Thursday, June 07, 2007

What is a Lily? A mini botany lesson



There is much disagreement even amongst botanists, but there are similar characteristics!


Most lilies once to belonged to the family Liliaceae. However more recently, many genera have been placed in other botanical families such as the mat-rushes (genus Lomandra) and grasstrees (genus Xanthorrhoea), now in the families Dasypogonaceae and Xanthorrhoeaceae. Nevertheless, they all have some basic features that place those plants into this lily area of classification.

Lilies can be found in most parts of the world with thousands of species and hundreds of genera. So as can be imagined, they come in many guises. In Australia (under the old classification) there were around 60 genera and 300 species, giving us somewhere around 7-8% of the world's lily species.



A typical lily flower, this is the prolific Chamaescilla corymbosa, or Blue Stars. It is a small herb growing from a tuber each winter/spring, and occurring extensively in all southern Australian States.

Blue Stars, Chamaescilla corymbosa



So what is a lily? Firstly they are herbs; i.e. they are not woody with a cambium layer like most shrubs and trees. The leaves are parallel-veined and not interconnected with other veins (reticulated). The flowers have petals and sepals (sepals are the parts that cover the flower in bud), but with lilies, orchids, etc, they are usually petal-like in both color and texture, although they may differ in shape and size.


Blue Stars often carpet the ground where they occur, making a particularly colorful display.




The flowers are made up of three petals and three sepals (although they can appear to be the same (then both known as tepals), however at the flower base, the sepals are the ones on the outside, with the petals on the inner portion next to the (3 or more often 6) stamens. The ovary sits on top of the petals, not below them. So if you have a plant with all these features, then you have a lily or a plant once grouped with them.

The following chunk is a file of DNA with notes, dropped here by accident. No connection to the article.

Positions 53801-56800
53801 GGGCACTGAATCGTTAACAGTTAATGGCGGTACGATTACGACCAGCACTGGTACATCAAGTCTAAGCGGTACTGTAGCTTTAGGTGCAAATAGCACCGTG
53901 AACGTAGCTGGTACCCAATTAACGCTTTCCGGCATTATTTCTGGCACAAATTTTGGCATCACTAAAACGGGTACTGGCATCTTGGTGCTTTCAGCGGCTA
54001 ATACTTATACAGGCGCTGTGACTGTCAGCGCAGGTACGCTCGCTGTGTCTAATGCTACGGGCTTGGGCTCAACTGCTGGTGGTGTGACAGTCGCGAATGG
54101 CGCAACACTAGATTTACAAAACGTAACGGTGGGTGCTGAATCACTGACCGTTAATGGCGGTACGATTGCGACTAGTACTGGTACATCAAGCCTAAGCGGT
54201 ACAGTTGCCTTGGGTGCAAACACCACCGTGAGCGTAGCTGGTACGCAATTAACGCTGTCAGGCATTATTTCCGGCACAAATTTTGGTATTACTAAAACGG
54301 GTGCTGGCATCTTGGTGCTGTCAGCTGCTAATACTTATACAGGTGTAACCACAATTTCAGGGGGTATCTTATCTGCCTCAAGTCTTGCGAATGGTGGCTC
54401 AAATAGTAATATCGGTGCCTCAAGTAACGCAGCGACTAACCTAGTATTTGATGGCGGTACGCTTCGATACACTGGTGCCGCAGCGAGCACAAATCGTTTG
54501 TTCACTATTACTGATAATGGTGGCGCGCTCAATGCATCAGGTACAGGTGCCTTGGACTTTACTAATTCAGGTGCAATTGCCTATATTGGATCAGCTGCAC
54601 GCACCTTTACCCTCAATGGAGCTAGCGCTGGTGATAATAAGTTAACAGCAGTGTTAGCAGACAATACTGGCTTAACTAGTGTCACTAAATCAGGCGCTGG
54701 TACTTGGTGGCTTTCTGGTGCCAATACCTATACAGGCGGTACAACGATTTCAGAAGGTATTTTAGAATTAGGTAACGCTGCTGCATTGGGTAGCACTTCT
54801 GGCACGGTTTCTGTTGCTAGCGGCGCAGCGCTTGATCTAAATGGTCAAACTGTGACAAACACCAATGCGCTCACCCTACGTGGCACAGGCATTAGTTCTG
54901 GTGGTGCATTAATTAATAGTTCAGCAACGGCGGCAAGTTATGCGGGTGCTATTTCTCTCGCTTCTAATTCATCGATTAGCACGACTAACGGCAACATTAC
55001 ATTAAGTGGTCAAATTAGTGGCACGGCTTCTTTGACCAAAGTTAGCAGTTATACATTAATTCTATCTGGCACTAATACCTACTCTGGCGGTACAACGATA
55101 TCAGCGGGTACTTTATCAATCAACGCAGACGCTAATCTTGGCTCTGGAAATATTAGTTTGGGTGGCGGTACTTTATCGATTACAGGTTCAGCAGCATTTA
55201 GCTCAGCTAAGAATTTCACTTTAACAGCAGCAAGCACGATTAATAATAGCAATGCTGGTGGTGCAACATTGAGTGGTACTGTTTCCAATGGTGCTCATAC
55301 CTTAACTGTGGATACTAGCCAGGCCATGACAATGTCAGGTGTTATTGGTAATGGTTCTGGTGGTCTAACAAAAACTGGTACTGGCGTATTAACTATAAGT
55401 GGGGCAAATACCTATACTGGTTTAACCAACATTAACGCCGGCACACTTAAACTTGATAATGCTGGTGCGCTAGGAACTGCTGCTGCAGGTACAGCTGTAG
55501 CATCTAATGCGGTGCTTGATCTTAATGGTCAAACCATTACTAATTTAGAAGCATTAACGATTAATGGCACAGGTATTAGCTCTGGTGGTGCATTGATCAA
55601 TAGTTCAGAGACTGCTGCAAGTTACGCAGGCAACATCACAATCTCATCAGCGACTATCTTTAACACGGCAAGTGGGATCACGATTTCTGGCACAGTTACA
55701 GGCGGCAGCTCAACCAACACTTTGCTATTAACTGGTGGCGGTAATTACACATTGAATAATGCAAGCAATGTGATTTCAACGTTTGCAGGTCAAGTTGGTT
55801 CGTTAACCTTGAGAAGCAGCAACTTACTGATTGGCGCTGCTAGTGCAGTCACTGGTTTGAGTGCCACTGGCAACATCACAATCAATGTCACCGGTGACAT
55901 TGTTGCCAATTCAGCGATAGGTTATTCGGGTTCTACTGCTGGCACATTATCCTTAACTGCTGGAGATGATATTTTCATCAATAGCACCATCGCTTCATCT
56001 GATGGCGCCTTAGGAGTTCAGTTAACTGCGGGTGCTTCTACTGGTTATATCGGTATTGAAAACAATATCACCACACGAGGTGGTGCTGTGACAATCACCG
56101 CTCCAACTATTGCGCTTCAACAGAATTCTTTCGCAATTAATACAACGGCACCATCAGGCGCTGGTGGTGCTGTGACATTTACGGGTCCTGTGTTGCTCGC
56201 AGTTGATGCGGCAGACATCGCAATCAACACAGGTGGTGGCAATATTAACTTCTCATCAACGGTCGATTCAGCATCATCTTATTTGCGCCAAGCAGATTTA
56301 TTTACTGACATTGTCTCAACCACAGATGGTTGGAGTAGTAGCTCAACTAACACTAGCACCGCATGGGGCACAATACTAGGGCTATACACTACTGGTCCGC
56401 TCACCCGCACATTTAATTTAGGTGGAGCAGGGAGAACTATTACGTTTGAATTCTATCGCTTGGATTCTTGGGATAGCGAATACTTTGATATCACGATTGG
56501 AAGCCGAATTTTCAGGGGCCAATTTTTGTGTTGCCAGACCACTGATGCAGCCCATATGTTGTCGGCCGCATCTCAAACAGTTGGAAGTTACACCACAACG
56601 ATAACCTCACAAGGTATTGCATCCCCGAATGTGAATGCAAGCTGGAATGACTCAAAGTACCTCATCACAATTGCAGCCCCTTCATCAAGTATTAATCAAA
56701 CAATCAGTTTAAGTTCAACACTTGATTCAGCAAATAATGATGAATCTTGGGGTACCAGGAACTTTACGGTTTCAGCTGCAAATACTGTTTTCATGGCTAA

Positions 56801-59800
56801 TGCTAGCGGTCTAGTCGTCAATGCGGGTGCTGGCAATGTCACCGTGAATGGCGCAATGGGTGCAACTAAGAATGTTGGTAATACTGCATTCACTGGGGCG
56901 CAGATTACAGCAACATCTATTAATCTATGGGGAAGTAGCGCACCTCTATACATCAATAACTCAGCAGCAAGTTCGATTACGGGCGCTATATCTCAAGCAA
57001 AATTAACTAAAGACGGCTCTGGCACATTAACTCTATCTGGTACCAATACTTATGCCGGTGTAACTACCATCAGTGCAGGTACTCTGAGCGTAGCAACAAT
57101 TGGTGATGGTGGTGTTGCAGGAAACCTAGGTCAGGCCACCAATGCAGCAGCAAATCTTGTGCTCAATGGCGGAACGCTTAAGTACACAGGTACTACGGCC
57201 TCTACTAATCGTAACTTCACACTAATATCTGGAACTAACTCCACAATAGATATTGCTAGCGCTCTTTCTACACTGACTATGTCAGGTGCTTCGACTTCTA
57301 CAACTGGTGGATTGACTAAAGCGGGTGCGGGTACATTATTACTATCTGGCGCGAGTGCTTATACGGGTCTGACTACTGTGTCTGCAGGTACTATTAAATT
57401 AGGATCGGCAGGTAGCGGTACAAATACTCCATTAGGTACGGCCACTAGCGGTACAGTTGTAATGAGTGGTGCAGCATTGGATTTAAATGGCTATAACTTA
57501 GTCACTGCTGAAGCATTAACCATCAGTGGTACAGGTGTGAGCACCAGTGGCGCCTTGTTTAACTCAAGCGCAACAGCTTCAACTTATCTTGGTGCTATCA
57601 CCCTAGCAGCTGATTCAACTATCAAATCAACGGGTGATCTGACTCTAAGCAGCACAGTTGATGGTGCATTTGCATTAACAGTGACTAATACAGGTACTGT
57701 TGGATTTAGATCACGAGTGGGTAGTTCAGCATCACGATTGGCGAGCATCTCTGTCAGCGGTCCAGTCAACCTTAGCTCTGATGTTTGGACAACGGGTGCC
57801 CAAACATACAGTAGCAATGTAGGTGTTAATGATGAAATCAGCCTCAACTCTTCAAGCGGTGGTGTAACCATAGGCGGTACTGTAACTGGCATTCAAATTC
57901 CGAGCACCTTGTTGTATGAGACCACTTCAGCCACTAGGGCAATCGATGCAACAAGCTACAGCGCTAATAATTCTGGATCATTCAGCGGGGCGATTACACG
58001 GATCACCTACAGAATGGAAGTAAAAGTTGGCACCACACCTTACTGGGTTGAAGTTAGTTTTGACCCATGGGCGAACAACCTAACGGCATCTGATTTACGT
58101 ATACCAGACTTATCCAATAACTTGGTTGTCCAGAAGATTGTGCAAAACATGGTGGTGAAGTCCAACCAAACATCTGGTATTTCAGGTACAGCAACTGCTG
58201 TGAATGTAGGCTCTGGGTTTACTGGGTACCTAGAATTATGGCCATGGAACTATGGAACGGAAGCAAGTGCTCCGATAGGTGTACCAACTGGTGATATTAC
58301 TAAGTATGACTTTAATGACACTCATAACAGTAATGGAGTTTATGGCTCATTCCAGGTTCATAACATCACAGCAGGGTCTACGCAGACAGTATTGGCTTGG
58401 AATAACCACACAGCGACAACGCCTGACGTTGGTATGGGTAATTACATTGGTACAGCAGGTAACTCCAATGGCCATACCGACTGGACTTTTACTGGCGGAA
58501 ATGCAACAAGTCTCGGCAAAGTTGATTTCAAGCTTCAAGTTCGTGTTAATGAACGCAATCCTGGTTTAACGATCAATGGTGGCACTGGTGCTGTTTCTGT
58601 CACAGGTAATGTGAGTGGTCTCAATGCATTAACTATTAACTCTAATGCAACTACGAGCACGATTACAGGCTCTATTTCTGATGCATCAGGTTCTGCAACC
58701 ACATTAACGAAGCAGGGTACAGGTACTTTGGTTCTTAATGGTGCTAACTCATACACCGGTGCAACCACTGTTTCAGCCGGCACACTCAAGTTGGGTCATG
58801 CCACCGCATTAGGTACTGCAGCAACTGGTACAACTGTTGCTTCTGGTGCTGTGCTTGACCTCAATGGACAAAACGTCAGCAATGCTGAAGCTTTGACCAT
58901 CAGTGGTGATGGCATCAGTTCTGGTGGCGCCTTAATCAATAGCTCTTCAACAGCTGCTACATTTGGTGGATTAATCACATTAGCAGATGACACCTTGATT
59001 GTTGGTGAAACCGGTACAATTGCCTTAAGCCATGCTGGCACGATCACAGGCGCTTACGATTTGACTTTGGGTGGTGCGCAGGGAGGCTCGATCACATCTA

A Wurmbea species (collectively known as Early Nancies) that some botanists have now placed in the family Colchicaceae, although some still retain it in Liliaceae. It is slightly smaller than the Blue Stars above, and some species commonly flower with them.



Another Wurmbea species, but is usually only seen around ephemeral swamps following bushfires. Most lilies respond very well to fires, usually producing mass flowering in the following growing season.

Wurmbea species




The pretty Fringe Lily (genus Thysanotus), like the Early Nancies above, have by some botanists been placed in the family Anthericaceae, although some still retain them in Liliaceae. Generally a larger plant than those above, with some creeping/climbing and others with a shrubby appearance. However many are spindly and go unnoticed until they appear in flower, then you cannot miss them.

Fringe Lily, Thysanotus species



A closer photo of another Thysanotus species. It is interesting to note that these flowers close at night or on overcast days, only to reopen during sunnier periods. The fringe first folds into the petals, then the petals fold lengthwise and close together. The narrower sepals then partially cover them. Most lilies have this habit of closing at night, although these fringe lilies would rank amongst the most complex and delicate to do so.